Conferences Full of Academic Librarians

I never gave it much thought, but I can remember wondering briefly in the past why the majority of librarians at many conferences seemed to be from academia. And now I know; it is probably because those of us who are academic librarians are required to attend academic conferences! I was even more interested to learn than not everybody is happy about this job requirement – a realization that surprised me.

As a former high school librarian I am accustomed to feeling fortunate to be able to attend conferences. When you are the only librarian in a high school, going to a conference involves the school hiring a substitute to cover the library in addition to funding your travel expenses and registration. And I was lucky…as a librarian at a well-funded private high school there was a budget to support my professional development which typically included at least one conference per year. Many librarians at public schools are understaffed, their programs underfunded and their ability to hire a sub and spend days away at a conference is extremely limited. I would imagine that many librarians in public schools would be absolutely thrilled to have the opportunity to attend multiple conferences a year.

erlpic1So, for me, going to a conference where I get to learn about trends, technologies and events that impact my chosen profession; network with other librarians and maybe even see a bit of a new city is a part of my job for which I am grateful. Most recently I went to Electronic Resources & Libraries (ER&L) in Austin and had a fabulous time. That is a seriously well-organized and enjoyable conference! And from talking to other librarians there I think that the feeling of being fortunate to be there was common. It probably helped that it was the 10th anniversary of ER&L and there were quite a few loyal attendees who were clearly proud of how far the conference has grown in a decade. I’m not sure if that sense of appreciation and gratitude will be quite as prevalent at future conferences.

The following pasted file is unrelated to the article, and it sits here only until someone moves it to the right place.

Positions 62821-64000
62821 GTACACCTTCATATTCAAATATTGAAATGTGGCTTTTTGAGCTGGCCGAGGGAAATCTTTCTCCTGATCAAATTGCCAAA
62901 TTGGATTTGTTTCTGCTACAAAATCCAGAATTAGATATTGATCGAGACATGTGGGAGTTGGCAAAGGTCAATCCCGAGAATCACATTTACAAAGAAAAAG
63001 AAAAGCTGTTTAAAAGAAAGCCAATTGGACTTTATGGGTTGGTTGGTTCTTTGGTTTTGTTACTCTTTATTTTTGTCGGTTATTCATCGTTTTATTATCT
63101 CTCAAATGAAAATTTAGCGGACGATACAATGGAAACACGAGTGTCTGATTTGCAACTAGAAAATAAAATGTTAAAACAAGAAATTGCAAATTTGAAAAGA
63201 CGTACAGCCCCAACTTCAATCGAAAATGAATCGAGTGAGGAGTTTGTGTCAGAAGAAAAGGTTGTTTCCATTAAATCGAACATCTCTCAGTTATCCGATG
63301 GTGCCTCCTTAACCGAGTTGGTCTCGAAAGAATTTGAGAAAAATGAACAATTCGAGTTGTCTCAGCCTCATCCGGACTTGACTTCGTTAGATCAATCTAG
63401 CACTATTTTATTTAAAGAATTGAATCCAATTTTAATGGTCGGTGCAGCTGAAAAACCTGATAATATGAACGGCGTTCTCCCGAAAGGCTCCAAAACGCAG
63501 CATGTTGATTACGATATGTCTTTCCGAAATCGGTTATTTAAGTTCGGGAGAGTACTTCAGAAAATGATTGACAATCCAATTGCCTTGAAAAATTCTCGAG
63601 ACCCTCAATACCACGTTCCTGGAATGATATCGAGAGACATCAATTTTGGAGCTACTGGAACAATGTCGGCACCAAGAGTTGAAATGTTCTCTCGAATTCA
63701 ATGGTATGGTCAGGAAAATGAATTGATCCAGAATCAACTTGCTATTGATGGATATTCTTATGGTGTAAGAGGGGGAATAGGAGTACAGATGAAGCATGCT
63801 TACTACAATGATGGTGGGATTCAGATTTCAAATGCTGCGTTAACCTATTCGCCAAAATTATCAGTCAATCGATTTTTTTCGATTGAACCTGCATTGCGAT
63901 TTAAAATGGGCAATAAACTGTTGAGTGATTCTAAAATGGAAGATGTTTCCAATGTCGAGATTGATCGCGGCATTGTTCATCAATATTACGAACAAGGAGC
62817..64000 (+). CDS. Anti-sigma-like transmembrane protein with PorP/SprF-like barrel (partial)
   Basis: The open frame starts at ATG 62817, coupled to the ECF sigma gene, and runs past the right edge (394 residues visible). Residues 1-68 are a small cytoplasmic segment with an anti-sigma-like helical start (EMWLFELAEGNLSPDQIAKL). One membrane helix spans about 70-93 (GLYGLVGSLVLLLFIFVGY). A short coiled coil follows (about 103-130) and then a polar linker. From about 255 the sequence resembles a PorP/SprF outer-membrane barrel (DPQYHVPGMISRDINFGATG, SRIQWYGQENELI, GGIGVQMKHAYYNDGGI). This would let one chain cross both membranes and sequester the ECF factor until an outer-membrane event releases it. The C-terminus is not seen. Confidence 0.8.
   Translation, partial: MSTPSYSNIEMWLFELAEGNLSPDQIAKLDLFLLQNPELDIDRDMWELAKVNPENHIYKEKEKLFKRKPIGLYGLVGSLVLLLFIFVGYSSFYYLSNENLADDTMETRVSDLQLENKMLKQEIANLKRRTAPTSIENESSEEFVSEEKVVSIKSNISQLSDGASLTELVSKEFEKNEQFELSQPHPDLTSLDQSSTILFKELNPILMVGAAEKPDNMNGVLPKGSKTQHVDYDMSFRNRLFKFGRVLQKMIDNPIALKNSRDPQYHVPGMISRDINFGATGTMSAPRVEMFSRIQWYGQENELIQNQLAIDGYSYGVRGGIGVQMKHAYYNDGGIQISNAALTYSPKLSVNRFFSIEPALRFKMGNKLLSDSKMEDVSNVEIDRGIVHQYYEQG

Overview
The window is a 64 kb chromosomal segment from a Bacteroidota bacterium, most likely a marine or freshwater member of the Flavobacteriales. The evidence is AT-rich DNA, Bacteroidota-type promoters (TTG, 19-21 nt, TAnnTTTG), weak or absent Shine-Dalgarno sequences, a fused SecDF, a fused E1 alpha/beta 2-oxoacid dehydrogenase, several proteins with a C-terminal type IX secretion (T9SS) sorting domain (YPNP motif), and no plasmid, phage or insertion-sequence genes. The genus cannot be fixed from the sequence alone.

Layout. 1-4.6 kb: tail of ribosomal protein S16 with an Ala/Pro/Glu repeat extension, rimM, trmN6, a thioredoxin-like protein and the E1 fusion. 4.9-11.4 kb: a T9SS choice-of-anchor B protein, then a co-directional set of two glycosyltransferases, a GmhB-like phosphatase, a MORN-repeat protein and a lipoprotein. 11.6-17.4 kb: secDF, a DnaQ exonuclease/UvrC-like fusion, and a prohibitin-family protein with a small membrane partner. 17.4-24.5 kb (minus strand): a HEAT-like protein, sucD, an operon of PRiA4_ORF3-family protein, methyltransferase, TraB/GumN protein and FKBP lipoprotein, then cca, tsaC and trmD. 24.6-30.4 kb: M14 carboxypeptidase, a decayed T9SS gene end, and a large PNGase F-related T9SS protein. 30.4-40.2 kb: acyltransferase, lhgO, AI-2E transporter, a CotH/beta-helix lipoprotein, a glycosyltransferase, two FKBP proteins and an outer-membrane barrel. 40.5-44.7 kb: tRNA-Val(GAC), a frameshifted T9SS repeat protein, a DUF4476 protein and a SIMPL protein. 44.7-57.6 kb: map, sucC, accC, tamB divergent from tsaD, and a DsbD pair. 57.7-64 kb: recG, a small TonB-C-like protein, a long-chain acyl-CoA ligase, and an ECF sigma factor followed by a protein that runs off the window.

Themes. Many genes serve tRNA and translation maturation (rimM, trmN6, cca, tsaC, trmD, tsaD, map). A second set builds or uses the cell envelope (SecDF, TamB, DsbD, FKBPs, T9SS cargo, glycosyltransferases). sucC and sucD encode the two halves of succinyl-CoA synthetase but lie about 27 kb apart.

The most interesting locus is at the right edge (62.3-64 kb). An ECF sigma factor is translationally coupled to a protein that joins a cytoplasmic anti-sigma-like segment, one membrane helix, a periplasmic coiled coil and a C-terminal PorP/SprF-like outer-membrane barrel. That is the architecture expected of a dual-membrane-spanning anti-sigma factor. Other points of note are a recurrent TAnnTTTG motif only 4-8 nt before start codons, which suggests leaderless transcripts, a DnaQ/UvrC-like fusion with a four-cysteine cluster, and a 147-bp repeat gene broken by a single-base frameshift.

At any rate, if you are new to academia you might be surprised to find out that going to conferences is required or, if not actually mandatory, it is at least strongly encouraged. You hopefully won’t be surprised that “attendance” really means “participation” because (not surprising!) the institution you work for is probably not going to support you spending a bunch of time out of town on a workday unless you are…working. If you do feel surprised to learn that conferences ? vacations…well, here is your reality check: conferences are great but if they are relaxing or easy then you aren’t doing it right.